Green Turns to Gold for Ithaca College Athletics & Events Center
ITHACA, NY — The U.S. Green Building Council has awarded LEED Gold to the Ithaca College Athletics & Events Center. The LEED (Leadership in Energy and Environmental Design) rating system is the foremost program for buildings, homes and communities that are designed, constructed, maintained and operated for improved environmental and human health performance.
Opened in 2011, the Athletics & Events Center provides both the campus and wider communities with a state-of-the-art facility in which to gather, learn, train and compete. The A&E Center was designed by the architectural firm Moody-Nolan, and at nearly 178,000 square feet it is the largest construction project ever at the college.
The $65.5 million complex features a field house and aquatics pavilion in the main building, which also houses athletic training and strength training facilities, a “wet” classroom for athletic and academic programs, a hall of fame display, a press box, athletics offices, team rooms and locker rooms. An adjacent outdoor stadium with lighted turf field and an outdoor tennis facility round out the center.
“This recognition is surprising only in that it exceeds our hopes and expectations for the A&E Center,” said Ithaca College President Tom Rochon. “We have made a commitment that all new construction as well as renovations to existing buildings must at least meet the LEED Silver standards. Credit goes to the designers and builders as well as to those who staff and operate the building on a day-to-day basis for helping to ensure that our promise of a sustainable campus is met.”
Gold is the second-highest LEED rating. In 2011, Ithaca College became the second academic institution in the world to have two newly constructed buildings on its campus with the highest rating — LEED Platinum — when the Peggy Ryan Williams Center joined the Dorothy D. and Roy H. Park Center for Business and Sustainable Enterprise in earning that designation. The Classroom Link corridor, which connects those buildings with one another and with others on campus, has also achieved LEED Gold.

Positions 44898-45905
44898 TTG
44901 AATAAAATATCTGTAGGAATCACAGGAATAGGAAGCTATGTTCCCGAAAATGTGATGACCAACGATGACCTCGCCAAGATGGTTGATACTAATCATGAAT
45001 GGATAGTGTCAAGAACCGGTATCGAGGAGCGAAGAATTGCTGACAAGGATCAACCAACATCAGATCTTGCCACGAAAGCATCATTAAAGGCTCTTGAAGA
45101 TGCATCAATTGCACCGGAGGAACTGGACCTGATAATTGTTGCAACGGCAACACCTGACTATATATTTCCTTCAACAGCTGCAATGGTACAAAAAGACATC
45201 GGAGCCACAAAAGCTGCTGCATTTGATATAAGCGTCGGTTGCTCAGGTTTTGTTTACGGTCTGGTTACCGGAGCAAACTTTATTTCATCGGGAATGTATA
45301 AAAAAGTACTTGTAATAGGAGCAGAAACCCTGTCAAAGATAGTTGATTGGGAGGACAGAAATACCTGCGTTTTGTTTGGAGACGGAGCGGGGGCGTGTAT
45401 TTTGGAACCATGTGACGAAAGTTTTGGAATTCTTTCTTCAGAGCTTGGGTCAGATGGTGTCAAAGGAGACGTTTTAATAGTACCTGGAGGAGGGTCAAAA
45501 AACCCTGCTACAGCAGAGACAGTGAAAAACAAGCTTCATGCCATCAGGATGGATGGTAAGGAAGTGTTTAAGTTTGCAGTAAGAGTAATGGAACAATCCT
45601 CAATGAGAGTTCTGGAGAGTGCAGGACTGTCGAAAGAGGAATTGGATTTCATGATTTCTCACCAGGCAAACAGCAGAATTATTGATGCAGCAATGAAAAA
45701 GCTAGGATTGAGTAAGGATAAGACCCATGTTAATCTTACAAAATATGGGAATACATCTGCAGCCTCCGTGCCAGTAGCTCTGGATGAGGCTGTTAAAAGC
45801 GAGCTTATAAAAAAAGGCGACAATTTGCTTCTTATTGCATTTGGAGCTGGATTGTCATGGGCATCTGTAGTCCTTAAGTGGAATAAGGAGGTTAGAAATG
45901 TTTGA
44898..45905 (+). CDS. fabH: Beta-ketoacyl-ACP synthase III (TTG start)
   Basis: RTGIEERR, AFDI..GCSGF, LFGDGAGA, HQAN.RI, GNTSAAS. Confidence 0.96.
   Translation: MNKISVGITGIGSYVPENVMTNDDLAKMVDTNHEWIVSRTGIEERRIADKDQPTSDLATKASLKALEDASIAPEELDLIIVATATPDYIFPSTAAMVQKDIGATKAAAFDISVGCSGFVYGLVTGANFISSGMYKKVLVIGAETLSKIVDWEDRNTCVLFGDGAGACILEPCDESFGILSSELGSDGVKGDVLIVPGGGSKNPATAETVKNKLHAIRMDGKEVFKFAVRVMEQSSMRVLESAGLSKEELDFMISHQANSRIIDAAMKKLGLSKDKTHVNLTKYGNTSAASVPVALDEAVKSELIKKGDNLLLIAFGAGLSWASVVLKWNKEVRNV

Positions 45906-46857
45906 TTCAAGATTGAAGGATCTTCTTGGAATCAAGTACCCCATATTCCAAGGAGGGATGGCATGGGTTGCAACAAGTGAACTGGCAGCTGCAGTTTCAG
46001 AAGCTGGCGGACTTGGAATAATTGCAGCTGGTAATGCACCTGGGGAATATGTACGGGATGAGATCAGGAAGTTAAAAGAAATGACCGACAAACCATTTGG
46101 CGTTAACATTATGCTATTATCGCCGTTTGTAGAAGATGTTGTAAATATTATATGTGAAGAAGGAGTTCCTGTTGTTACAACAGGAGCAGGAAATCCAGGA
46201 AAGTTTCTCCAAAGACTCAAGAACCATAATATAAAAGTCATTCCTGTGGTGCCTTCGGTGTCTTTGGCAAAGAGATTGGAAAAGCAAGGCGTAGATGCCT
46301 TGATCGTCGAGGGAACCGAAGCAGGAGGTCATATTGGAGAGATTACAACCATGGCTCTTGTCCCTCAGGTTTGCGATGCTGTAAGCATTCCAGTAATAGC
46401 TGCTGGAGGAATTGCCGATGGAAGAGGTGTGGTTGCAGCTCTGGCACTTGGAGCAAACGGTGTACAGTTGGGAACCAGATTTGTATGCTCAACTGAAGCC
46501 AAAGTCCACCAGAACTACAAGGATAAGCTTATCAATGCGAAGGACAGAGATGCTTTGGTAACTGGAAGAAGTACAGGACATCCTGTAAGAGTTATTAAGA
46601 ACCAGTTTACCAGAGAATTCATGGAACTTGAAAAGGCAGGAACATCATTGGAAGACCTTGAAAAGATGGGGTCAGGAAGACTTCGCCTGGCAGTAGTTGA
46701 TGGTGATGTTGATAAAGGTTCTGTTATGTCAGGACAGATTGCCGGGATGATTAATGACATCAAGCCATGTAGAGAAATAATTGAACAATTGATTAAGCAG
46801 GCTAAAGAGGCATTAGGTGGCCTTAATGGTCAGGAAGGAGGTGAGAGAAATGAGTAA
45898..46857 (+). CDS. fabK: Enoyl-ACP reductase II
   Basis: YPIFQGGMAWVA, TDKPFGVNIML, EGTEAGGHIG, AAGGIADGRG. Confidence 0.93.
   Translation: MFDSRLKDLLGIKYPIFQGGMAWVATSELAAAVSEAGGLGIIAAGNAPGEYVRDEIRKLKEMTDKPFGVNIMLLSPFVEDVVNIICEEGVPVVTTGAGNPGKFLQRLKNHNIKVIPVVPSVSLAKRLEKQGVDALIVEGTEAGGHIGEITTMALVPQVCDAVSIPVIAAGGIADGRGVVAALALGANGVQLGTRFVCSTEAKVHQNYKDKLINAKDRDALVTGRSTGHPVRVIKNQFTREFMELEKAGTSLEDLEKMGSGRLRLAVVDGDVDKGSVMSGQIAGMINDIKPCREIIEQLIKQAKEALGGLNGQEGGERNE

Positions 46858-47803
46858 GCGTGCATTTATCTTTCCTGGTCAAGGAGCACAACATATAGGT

The LEED system awards points according to a strict set of criteria that fall within a half-dozen categories. The A&E Center was recognized with LEED Gold for implementing practical and measurable strategies and solutions aimed at achieving high performance in sustainable site development, water savings, energy efficiency, materials selection and indoor environmental quality.
The environmentally beneficial features of the field house include a ventilation system that’s built around the signature tower that is the facility’s most visible aspect. The tower has louvers on its prevailing wind side; the narrow slits allow cool air into the building, while the warmer air inside the building rises to the level of the tower’s higher louvers and is pushed out.
The swimming pool also demonstrates the college’s commitment to sustainability: over one million gallons of water are saved annually through the innovative filtration system, and the space uses cooled air to reduce moisture as a more efficient method of dehumidification.
Additional sustainable aspects include strategically placed windows for natural lighting, a reflective roof to minimize cooling requirements, an exhaust system with energy recovery and low-emitting materials to ensure indoor air quality. Many of the building materials used in construction are native to the region.
The building was named the winner of an Innovative Architecture & Design Award in 2012 from Recreation Management magazine. According to the U.S. Green Building Council, the A&E Center is in rare company as one of only six LEED Gold athletics facilities on a college campus in the country (none are LEED Platinum). It is the third largest in terms of overall square footage, and one of only two such complexes to include a swimming/diving pavilion.
“With the achievement of LEED Gold for its Athletics & Events Center, Ithaca College can truly boast of providing an exceptional campus and community resource for education, entertainment and sporting events,” said Tracie Hall, executive director of the U.S. Green Building Council New York Upstate Chapter. “We commend the trustees and administration of the college for their vision, and the project team for creating this impressive facility that incorporates so many essential energy and water conservation measures.”
The A&E Center is used by nearly all of Ithaca’s intercollegiate teams — which comprise more than 700 student-athletes — and countless other students through intramural, club and recreational sport use. The facility has hosted conference championships in swimming and diving, track and field and tennis; the New York State Public High School Athletic Association and New York State YMCA swimming and diving championships; and numerous regional high school meets.
The building’s seating and floor space are also used for campus and community events that draw large audiences, which have included the New York State Association of College Admissions Counselors Conference; F&T Distributing trade show; Ithaca College’s Commencement Eve Concert, opening Convocation ceremony and prospective student open houses; a regional college fair; and Ithaca High School graduation ceremonies.
For more information on Ithaca College’s sustainability programs, principles and practices, visit www.ithaca.edu/sustainability.